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Cincinnati: Evolution and Changing Perceptions of Urban Neighborhoods

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Thanks Ryan.

 

Edale, yes I figured it was probably an anomaly, just seemed odd that someone that grew up around here didn't even know about Mt. Adams, and I wasn't sure if that was typical.

 

That said, I do have friends from IH that live in Mt. Adams area now and aren't like that at all.  I guess that was just a small sample, but was curious if that was typical.

 

I guess I was in a tough spot, just moved here and be questioned about an area that at that point I knew more about than they did.  I think after having been here for awhile now, I could better defend.

 

That said, I think the perception will change fairly quick.  Even my boss, who I took to Taste of Belgium on Vine, was really impressed with the area, he hadn't been down there in quite a long time.  Not that he had a negative feeling of the area, but more so hadn't realized how much work was done there and the scale of the work in general.

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People who aren't from Cincinnati tend to have a positive impression of OTR and Downtown when they see it for the first time. That's because they didn't grow up around people constantly telling them that the city was dangerous/dirty/full of drug dealers/whatever.

 

Long-time Cincinnatians are slowly discovering that OTR and Downtown are safe and full of fun things to do. And I mean very slowly. If I were to talk to an average resident of Milford or West Chester and mention that I live in OTR, I would still get blank stares or comments like, "Are you crazy?!" I recently overheard a group of UC students in Clifton talking about how they don't like to go downtown because they have to drive through OTR. LOL. Some of these people will never, ever have a positive opinion of downtown.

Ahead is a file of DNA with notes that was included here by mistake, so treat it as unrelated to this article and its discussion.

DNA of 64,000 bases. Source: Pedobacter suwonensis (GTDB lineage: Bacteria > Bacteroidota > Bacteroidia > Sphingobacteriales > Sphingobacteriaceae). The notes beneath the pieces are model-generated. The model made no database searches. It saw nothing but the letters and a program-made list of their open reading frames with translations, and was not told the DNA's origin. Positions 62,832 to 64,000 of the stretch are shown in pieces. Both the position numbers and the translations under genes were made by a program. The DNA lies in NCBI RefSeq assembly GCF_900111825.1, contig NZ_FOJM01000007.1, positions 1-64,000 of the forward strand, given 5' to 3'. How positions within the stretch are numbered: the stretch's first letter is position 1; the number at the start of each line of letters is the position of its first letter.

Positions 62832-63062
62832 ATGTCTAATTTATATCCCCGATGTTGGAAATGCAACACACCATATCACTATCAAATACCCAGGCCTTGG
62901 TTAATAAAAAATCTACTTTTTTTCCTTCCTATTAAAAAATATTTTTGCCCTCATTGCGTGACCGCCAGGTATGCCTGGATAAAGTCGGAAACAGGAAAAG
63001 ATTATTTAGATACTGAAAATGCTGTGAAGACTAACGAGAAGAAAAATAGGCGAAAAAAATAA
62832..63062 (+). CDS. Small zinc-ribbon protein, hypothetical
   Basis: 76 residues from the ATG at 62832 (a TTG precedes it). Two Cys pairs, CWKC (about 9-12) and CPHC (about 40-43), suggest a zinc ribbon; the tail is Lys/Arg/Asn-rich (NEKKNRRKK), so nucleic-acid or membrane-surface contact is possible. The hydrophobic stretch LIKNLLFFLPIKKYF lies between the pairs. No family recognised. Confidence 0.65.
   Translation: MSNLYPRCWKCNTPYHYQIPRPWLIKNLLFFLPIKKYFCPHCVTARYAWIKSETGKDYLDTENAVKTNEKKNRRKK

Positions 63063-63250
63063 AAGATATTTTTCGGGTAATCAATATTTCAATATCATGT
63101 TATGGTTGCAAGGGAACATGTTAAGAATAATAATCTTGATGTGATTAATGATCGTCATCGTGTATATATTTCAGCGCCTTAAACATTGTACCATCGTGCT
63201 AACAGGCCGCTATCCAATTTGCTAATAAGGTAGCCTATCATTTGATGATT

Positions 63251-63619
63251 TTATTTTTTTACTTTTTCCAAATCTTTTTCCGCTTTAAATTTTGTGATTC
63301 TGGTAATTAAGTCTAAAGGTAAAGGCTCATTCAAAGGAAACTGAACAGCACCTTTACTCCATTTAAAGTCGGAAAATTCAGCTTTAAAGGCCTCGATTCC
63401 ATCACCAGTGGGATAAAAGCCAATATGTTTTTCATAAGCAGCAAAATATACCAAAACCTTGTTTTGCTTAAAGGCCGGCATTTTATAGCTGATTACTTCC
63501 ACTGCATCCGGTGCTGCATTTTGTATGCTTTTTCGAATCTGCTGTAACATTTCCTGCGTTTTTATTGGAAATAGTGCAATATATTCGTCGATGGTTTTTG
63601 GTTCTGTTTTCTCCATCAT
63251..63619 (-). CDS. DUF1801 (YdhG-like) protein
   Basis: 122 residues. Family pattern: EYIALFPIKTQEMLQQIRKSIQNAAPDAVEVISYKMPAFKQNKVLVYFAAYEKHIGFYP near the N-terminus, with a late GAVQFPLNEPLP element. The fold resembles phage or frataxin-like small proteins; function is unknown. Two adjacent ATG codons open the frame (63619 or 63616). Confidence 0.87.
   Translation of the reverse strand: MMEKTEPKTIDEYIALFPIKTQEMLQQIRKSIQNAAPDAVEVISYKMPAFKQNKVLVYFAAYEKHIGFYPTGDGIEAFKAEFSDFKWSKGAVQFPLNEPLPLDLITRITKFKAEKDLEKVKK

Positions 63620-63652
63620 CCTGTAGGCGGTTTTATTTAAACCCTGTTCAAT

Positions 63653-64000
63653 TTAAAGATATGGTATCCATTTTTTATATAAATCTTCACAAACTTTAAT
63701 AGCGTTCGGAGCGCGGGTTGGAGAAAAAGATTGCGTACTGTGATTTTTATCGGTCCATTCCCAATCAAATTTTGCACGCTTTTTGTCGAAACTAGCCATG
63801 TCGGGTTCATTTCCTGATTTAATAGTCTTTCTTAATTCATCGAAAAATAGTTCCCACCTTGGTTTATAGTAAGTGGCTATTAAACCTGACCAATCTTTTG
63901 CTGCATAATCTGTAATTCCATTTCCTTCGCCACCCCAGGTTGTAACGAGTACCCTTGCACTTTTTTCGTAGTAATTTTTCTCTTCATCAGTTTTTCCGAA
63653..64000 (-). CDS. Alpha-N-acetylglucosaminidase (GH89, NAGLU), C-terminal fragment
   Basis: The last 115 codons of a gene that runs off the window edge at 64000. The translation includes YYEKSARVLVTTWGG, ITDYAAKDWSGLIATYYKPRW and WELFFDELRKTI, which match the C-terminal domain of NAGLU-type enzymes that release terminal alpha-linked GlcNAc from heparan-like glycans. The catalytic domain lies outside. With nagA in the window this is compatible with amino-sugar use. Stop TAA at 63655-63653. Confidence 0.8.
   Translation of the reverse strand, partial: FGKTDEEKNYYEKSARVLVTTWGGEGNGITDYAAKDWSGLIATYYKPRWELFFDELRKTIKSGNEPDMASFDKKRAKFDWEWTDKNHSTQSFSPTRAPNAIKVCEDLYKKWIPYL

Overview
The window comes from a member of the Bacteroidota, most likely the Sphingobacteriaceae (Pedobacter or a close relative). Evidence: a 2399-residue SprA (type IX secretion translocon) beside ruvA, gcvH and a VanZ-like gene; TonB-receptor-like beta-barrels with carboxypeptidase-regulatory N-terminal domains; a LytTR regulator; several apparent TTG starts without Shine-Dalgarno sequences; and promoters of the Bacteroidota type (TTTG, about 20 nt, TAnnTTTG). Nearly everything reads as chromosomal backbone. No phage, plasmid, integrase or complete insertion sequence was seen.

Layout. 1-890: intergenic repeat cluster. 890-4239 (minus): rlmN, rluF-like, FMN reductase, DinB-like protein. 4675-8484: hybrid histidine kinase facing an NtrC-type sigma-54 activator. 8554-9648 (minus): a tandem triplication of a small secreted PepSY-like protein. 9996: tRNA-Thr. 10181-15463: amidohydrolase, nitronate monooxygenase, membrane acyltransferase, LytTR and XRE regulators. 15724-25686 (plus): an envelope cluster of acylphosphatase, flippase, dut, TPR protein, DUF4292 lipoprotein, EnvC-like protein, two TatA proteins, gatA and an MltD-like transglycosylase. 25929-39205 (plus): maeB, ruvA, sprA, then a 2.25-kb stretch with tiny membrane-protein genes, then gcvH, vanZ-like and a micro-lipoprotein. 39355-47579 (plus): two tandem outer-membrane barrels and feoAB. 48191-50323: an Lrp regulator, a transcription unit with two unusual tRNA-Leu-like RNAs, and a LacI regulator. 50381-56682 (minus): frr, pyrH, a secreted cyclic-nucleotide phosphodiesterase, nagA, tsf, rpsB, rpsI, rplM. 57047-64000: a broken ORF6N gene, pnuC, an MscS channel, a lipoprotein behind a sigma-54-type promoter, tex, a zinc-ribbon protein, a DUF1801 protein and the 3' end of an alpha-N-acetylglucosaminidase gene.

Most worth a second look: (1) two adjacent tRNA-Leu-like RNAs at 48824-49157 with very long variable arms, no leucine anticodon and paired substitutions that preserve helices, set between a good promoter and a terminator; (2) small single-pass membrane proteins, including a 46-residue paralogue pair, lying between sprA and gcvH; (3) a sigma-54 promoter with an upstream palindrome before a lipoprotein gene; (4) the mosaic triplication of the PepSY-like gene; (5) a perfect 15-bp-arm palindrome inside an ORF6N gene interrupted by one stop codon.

In my opinion, it is not very effective to try to change the general public's opinion en masse. The better way to change people's opinions is to share your positive experiences in the urban core. If you eat at a great restaurant in OTR or visit an event like Final Friday, post it on Facebook and Twitter. That's why I also share so much photography on Flickr and Instagram, and it's really the reason that I got into radio and podcasting. People who are curious and seek out information will find out about what's happening and decide to check it out for themselves. People who live sheltered lives will continue to think OTR is dangerous and never come downtown.

 

However, even with the slow rate that perceptions are changing, OTR is still growing about as fast as it can sustainably grow. I mean, new restaurants and bars continue to open and thrive (without hurting existing ones), new apartments and condos are built and immediately fill up. If things keep growing at the current rate, I think we're in good shape.

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I have definitely known lifelong Cincinnatians who have barely heard of and certainly have never seen Mt. Adams and many other areas of the city.  I've also known lifelong New Yorkers who have never seen Central Park.

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Some people will just never be bothered to really get to know and understand the place they live. And that's fine. These people aren't worth the effort trying to convince. The people who might be a little more adventurous and maybe, for one reason or another, just haven't made it Downtown or to OTR in a while are the best people to help lure into coming into the basin. These are the people who like trying new things and are less likely to hold onto an outdated opinion when they experience the changes for themselves. Then word of mouth spreads this good word and so on and so forth.

 

Though not in Cincinnati, my parents are a great example of people who have never bothered to explore where they live. We moved to the Cleveland area in 1997 and up until I brought them to the Euclid Arcade last summer they didn't even know it existed. My mom is far more interested in exploring urban stuff than my dad but their opinions of Cincinnati and OTR are almost entirely positive because I've made an effort to really get to know this city and show it off to them. The positive word of mouth from them speaking of my experiences and their experiences when they come down to visit me has led to my younger brother and a large group of his high school friends looking at and choosing UC over schools they were originally thinking about.